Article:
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3 Big Things Today, March 10, 2021

Soybeans, Grains Plunge Overnight; USDA Leaves WASDE Mostly Unchanged.

1. Soybeans, Grains Drop Overnight After Quiet WASDE

Soybeans and grains plunged in overnight trading after a lackluster report from the U.S. Department of Agriculture that was little change month-to-month.

The USDA’s World Agricultural Supply and Demand Estimates (WASDE) report showed no changes to the government’s outlook for corn, beans, or wheat.

“Tuesday’s WASDE report from the USDA was a fairly dull event, with marginal changes to the global balances for corn, soybeans, and wheat,” ING’s head of commodities strategy Warren Patterson said in a note to clients after the report was released. “The market was expecting a more constructive release, but the lack of downward revisions to ending stocks saw corn and soybeans trade marginally lower.”

Also weighing on prices overnight is the lack of demand from overseas buyers for U.S. agricultural products.

READ MORE: Soybean prices dive sharply lower Wednesday

Exporters haven’t reported sales of 100,000 metric tons of soybeans, corn, or wheat since March 2, and prior to that it was Feb. 12.

Corn sales in the week that ended on Feb. 25 hit a marketing-year low of 115,900 metric tons, while soybean sales were down 33% from the prior four-week moving average to 334,000 metric tons.

Wheat sales in the week were down 51% from the four-week average, the government said.

Soybean futures for May delivery 15¼¢ to $14.24¾ a bushel overnight on the Chicago Board of Trade. Soymeal lost $4 to $412.60 a short ton, and soy oil declined 0.29¢ to 53.26¢ a pound.

Corn fell 8¾¢ to $5.37 a bushel.

Wheat futures for May delivery dropped 8¢ to $6.48½ a bushel, while Kansas City futures lost 9¾¢ to $6.16¾ a bushel.

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2. USDA Leaves U.S. Forecasts Unchanged, Makes Only Small Adjustments to Global Outlook

The USDA left its domestic forecasts for inventories and exports unchanged and made only minor changes to its global outlook in an unexpectedly quiet WASDE report on Tuesday.

The agency’s corn outlook was completely unchanged with stockpiles standing fast at 1.502 billion bushels and exports on par with February’s projection of 2.6 billion bushels.

Soybean inventories are again expected to fall to 120 million bushels by the end of August, while exports are seen at 2.25 billion bushels, both unchanged from last month’s outlook.

Wheat stocks at the end of the grain’s marketing year on May 31 were again pegged at 836 million bushels and exports were unchanged at 985 million bushels.

“Though the latest USDA forecasts had not been expected to show significant changes for corn and soybean markets, some more minor changes had certainly been anticipated,” Commerzbank’s Michaela Helbing-Kuhl said in a note to clients overnight.

The USDA made some changes to its global forecasts, but even those were minor.

Global corn ending stocks were revised up by a mere 1.14 million metric tons to 287.67 million, government data show.

Soybean inventories, meanwhile, were raised to 83.74 million metric tons from 83.36 million in February.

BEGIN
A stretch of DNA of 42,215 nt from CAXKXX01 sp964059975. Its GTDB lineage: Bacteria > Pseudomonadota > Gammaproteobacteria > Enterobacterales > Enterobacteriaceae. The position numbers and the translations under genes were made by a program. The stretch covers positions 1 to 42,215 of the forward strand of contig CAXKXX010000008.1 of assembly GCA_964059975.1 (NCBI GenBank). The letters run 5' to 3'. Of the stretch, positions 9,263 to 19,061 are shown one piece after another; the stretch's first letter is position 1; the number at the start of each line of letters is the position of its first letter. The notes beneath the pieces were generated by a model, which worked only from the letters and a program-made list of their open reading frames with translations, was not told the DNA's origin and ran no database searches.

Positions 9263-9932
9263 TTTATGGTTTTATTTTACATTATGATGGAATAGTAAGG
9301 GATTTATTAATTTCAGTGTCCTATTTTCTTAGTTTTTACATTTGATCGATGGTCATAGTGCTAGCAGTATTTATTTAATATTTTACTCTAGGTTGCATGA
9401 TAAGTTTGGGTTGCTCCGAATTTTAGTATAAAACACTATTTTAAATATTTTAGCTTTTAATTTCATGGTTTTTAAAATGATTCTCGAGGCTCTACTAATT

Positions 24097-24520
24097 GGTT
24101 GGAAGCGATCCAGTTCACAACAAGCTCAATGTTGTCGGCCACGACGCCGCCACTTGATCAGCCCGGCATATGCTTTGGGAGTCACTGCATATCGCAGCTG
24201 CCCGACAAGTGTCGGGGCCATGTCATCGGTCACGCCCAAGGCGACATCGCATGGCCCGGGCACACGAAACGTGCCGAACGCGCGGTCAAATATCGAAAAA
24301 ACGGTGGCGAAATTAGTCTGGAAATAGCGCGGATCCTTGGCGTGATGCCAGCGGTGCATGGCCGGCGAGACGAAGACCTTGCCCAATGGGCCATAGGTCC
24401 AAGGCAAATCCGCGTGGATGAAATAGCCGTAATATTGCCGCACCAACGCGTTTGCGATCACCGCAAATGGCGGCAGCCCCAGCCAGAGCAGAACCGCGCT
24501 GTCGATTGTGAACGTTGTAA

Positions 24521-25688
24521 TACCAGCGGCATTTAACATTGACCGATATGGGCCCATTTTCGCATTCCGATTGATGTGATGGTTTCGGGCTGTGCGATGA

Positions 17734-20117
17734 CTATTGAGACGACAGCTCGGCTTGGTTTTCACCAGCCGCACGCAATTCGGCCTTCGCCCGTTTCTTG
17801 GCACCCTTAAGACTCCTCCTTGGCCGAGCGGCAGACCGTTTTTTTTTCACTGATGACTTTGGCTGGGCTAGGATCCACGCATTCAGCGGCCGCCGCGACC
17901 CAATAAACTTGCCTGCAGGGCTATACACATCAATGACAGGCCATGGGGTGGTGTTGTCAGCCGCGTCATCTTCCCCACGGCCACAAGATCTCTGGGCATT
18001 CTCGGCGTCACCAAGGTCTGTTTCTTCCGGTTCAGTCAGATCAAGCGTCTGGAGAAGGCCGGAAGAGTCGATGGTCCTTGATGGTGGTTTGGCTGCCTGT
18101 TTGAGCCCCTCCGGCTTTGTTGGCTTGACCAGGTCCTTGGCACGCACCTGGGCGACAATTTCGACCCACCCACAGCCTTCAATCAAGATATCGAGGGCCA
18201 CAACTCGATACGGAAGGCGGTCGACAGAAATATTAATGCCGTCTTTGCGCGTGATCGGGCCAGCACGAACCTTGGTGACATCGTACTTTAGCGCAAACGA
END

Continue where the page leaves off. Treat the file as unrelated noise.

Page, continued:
Brazil production was revised up by 1 million metric tons to 134 million, and the agency’s outlook for Argentina declined by half a million tons to 47.5 million.

Despite the revisions in production, the USDA’s forecast for exports from the Brazil, the world’s largest shipper of soybeans, was unchanged at 85 million metric tons and Argentina’s projected exports remained at 7 million metric tons.

“The USDA appears to feel comfortable with its current predictions, which lie roughly midway between those of the leading South American institutions,” Commerzbank’s Helbing-Kuhl said in her report.


3. Winter Storms Hit Northern Plains, Dry Weather Affects Southern Plains

Weather maps are lit up Wednesday morning as winter weather hits the northern Plains while dangerously dry weather may affect the southern Plains, according to the National Weather Service.

Winter storm warnings and winter weather advisories have been issued for a large stretch of land from the eastern half of Wyoming to Minnesota’s border with Canada.

In eastern Wyoming, southwestern South Dakota and northwestern Nebraska, snow accumulations of up to 10 inches are expected by the end of the day, the NWS said in a report early this morning.

Roads will become packed with snow and ice and visibility will be low, making travel extremely dangerous in the region, the agency said.

In northeastern South Dakota, meanwhile, 5 to 9 inches of snow is forecast along with winds gusting up to 35 mph.

“Travel could be very difficult,” the NWS said.

Farther south, red-flag warnings indicating extremely dry conditions have been issued for pretty much all of New Mexico northeast through parts of Texas, Oklahoma, and Kansas into southwestern Iowa, the weather maps show.

In southwestern Kansas and the Oklahoma and Texas panhandles, relative humidity is expected to drop as low as 7% today with sustained winds of 20 to 30 mph gusting to 40 mph.

“Any fires that develop may be difficult to control,” the NWS said. “Outdoor burning is not recommended. Use extreme caution if engaging in activities that could start a fire.”

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